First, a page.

The fae did not retreat. They flew north, and landed on the plains behind us. That, we had seen coming. There were few things more dangerous to a besieging army than being hit in the back as they stormed the walls. I’d wanted to keep at least two out of the three wards Masego had judged he could handle to bolster our offensive, but Juniper had talked me out of it. There was no point in breaking through ahead if our back was collapsing, she’d said. Our second trap was in that very field where they’d landed. The Fourth under Ranker and the Twelfth under General Afolabi stirred and began to march against the fae at our back. They numbers less than eight thousand, considering Ranker had a chunk of her sappers manning our engines and all her mages shielding them. The Fourth would be significantly weakened because if it. But the cognomen of Afolabi’s Twelfth was Holdfast. Defence was their speciality, and that was what the two legions had been charged with. A holding action keeping the fae tied up. Masego abandoned the ward in the sky and activated the second one. Wind howled across the plains, surging forth from a line ahead of the two legions. Though it wouldn’t kill anything, by our reckoning it should make flight all but impossible and for the fae to keep in tight ranks exceedingly difficult.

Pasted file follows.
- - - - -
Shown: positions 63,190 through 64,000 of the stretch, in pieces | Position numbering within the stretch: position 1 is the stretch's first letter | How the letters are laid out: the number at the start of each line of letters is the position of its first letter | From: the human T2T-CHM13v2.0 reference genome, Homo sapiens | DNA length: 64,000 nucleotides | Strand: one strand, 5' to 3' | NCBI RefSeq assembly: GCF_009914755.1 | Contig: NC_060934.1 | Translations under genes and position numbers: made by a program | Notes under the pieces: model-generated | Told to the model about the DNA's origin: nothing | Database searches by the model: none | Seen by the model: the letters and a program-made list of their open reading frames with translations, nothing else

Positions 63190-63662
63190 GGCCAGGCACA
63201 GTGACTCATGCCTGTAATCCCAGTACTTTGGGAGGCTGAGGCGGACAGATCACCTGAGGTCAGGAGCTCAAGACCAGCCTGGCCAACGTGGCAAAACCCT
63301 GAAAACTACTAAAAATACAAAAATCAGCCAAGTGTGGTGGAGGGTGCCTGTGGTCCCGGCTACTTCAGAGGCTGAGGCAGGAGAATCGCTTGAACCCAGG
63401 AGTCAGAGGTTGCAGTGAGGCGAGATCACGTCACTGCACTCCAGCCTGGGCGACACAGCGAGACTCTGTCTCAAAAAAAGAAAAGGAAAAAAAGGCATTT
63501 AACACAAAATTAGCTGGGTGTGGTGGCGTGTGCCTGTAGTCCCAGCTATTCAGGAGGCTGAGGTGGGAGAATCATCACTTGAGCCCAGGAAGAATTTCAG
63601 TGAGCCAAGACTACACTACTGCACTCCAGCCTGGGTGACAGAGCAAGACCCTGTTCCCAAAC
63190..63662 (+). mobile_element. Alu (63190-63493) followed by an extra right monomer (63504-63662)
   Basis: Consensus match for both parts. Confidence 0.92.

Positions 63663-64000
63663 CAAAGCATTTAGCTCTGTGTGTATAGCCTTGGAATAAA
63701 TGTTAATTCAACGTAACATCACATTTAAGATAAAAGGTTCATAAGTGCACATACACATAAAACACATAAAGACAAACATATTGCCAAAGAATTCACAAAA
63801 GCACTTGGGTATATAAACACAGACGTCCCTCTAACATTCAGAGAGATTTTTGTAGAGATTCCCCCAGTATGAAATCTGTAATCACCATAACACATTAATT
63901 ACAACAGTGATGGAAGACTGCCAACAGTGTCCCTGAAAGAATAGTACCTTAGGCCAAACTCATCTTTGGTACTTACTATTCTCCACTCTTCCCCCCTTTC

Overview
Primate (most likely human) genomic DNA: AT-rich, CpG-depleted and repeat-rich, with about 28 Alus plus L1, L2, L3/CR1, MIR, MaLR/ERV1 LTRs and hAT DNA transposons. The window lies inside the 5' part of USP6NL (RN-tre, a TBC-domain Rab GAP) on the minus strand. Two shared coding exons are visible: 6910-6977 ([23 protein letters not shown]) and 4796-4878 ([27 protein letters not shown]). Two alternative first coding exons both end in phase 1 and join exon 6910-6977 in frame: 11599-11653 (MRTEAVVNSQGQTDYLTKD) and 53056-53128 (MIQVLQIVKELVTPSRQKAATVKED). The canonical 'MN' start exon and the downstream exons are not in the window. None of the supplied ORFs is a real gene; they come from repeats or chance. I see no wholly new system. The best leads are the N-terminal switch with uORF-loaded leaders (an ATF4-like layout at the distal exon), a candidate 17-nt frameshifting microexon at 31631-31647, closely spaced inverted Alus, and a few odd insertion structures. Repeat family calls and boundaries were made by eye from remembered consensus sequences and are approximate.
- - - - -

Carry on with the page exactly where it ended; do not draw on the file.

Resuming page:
There was a drawback, of course. It needed Hierophant’s full attention to keep active, and that meant it would cease when the Fifteenth made for the walls. That was the bet we’d made: by the time the engines had finished demolishing us a clear path to the walls, the fae at our back would be in bad enough a position that the two legions holding them would no longer need the help. Risky, Ranker had called it. If we were wrong we’d have to pull back some of the Deoraithe to bolster them, and there was chance if we did that we wouldn’t have the numbers to punch through into the inner part of Dormer. It was coin flip. We could not, in the end, predict everything. For one, none of us had thought they’d sent fae nobles out this early. When we closed on the walls had been my own call, and that mistake had come mighty close to fucking us over. Even now, I winced at the notion that General Afolabi was going to have to deal with five barons. The ward could only help so much. If I hadn’t sent out Archer already I would have told her to back him up, but the chalice had already been filled.